Progress made towards EU-NZ FTA

Sam McIvor
Sam McIvor.

Beef + Lamb New Zealand and the Meat Industry Association welcome the successful completion of joint scoping discussions towards an EU-NZ Free Trade Agreement (FTA) announced by Minister McClay in Brussels.

Trade liberalisation, including through FTAs, creates a stable and level playing field on which to compete and it’s hugely important to the growth and future prosperity of the sheep and beef sector and New Zealand as a whole, the two organisations say.

“The completion of the scoping discussions is a significant step towards launching EU-NZ FTA negotiations this year,” Sam McIvor, B+LNZ chief executive says.

The EU is a very important market for New Zealand red meat products, worth over NZ$1.8 billion in the year ended December 2016.

Hon Todd McClay, New Zealand Minister for Trade agreed scoping discussions with EU.

His comments follow news yesterday Minister for Trade Todd McClay, that he and EU trade commissioner Cecelia Malmström had agreed the scoping discussions in Brussels on Tuesday.

This means the FTA process enters a new phase, where the Commission and New Zealand will seek respective mandate to commence negotiations as soon as possible in 2017, explained McClay.

“New Zealand the EU both recognise there are substantial benefits to be gained from free trade and we are now one step closer to a high-quality, comprehensive FTA that can deliver great outcomes for our citizens.”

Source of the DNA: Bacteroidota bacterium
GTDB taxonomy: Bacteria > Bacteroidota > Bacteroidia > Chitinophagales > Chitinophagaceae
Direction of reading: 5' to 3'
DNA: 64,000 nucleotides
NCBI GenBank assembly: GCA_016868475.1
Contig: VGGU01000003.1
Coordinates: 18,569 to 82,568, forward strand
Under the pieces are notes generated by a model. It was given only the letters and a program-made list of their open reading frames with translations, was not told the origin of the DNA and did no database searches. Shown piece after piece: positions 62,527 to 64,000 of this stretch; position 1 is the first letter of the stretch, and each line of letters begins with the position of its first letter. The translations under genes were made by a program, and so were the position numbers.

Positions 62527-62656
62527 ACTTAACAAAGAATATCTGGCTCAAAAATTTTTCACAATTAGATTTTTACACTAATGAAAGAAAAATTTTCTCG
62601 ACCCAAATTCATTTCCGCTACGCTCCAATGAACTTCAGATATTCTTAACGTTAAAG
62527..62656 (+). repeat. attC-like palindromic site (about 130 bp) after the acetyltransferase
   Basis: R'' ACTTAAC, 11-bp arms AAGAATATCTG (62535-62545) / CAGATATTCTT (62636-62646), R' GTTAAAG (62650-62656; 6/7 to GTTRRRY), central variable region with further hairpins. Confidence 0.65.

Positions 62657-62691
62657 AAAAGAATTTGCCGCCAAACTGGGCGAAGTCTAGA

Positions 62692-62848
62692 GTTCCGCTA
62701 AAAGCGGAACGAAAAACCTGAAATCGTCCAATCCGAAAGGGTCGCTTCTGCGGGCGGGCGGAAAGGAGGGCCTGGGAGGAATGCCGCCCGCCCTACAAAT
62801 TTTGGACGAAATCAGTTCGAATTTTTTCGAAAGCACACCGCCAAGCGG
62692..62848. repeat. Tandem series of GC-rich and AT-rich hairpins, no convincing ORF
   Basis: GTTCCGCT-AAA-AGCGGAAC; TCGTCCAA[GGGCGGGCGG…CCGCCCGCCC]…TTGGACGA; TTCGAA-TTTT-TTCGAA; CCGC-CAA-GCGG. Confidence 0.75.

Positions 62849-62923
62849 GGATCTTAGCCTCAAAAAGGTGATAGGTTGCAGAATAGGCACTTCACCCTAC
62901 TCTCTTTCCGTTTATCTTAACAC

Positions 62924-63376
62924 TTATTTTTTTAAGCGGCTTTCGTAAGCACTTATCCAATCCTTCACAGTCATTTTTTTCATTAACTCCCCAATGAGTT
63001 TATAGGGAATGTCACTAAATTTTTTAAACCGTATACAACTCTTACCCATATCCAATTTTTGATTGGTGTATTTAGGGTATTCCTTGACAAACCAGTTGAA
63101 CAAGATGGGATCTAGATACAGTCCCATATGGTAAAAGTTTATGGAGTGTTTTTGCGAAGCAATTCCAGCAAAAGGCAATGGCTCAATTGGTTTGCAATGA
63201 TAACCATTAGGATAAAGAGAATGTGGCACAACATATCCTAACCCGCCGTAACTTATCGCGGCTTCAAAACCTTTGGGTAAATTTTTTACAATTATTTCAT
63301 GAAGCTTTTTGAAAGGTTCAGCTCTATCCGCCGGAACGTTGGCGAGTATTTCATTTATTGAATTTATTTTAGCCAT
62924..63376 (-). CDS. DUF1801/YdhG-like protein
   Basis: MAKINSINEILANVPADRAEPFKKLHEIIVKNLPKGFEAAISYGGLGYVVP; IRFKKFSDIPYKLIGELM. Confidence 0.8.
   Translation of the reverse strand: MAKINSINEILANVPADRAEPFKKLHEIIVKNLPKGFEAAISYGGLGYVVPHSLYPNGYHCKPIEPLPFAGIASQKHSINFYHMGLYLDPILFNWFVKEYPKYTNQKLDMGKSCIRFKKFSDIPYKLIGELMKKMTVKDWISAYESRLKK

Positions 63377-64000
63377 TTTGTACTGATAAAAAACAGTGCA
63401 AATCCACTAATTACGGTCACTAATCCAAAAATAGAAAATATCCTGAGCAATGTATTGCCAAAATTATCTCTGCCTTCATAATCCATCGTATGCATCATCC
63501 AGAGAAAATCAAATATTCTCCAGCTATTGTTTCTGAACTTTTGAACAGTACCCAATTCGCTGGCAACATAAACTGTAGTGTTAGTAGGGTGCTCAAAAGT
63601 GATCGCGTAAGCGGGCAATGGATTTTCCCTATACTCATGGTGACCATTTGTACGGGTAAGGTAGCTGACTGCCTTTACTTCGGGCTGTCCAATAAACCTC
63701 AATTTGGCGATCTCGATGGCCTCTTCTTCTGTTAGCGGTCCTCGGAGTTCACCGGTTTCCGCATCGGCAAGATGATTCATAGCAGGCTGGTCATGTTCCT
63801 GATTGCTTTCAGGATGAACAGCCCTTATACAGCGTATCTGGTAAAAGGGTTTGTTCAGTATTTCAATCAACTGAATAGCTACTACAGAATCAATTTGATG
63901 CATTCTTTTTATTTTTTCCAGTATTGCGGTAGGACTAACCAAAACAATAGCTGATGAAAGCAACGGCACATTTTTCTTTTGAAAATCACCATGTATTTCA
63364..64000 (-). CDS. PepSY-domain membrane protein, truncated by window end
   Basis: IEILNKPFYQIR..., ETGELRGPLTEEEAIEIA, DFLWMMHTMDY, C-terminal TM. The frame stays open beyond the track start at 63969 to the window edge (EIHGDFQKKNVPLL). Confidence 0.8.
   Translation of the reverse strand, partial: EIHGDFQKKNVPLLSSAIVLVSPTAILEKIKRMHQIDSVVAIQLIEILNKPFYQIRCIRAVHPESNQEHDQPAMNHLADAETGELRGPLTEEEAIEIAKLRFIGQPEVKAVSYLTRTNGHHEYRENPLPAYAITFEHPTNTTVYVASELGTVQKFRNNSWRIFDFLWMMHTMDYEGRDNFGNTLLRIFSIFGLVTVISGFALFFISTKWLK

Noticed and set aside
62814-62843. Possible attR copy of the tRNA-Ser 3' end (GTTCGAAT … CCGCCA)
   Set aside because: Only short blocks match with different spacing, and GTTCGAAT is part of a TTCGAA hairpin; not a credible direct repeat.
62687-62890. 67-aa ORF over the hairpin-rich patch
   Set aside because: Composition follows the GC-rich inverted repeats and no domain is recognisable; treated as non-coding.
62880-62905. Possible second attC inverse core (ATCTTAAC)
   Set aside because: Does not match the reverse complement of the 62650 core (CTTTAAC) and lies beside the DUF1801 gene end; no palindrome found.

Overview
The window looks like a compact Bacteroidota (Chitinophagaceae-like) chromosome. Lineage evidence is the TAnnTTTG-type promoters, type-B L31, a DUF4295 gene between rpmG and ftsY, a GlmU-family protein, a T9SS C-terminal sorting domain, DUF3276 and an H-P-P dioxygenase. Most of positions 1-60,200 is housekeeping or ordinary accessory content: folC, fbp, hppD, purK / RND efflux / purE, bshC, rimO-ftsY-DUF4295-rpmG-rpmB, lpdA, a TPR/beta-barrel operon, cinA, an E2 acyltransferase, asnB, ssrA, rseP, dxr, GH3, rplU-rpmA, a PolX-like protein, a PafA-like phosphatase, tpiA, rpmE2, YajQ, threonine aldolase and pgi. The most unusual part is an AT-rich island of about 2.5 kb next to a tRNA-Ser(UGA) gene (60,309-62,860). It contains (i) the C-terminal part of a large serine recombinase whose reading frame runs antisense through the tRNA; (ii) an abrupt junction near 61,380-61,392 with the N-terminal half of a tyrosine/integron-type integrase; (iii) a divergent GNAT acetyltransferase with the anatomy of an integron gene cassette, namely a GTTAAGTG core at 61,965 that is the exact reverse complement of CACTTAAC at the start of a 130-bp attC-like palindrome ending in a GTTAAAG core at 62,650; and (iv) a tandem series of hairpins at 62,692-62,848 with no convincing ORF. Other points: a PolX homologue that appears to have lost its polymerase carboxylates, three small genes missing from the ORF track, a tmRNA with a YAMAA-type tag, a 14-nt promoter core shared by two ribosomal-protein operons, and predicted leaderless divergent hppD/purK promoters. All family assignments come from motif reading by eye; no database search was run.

McClay and Malmström also agreed officials should look to engage the public on trade issues and the Commissioner has accepted an invitation from McClay to visit New Zealand later with this year.

The EU is New Zealand’s largest market by region for sheepmeat exports and second-largest for chilled beef and wool exports.  It takes New Zealand’s highest quality and value cuts.

Meat processors representative MIA chief executive Tim Ritchie notes the New Zealand meat industry still faces significant tariff and non-tariff barriers into the EU.

Tim Ritchie, Meat Industry Association chief executive notes that: “New Zealand still faces a range of significant tariff and non-tariff barriers into this market.  New Zealand pays approximately NZ$60 million in tariffs per year on its red meat exports to the EU.

“In addition, a number of competitors in this market have already reached free trade agreements with the EU, such as Canada,” he says.

New Zealand has long established relationships with the European red meat sector.  Its red meat exports complement seasonal production in Europe so customers can buy high-quality red meat all year around.

“We look forward to working with the New Zealand Government and European organisations to generate new opportunities for agricultural and food producers under an EU-NZ FTA,” McIvor says.

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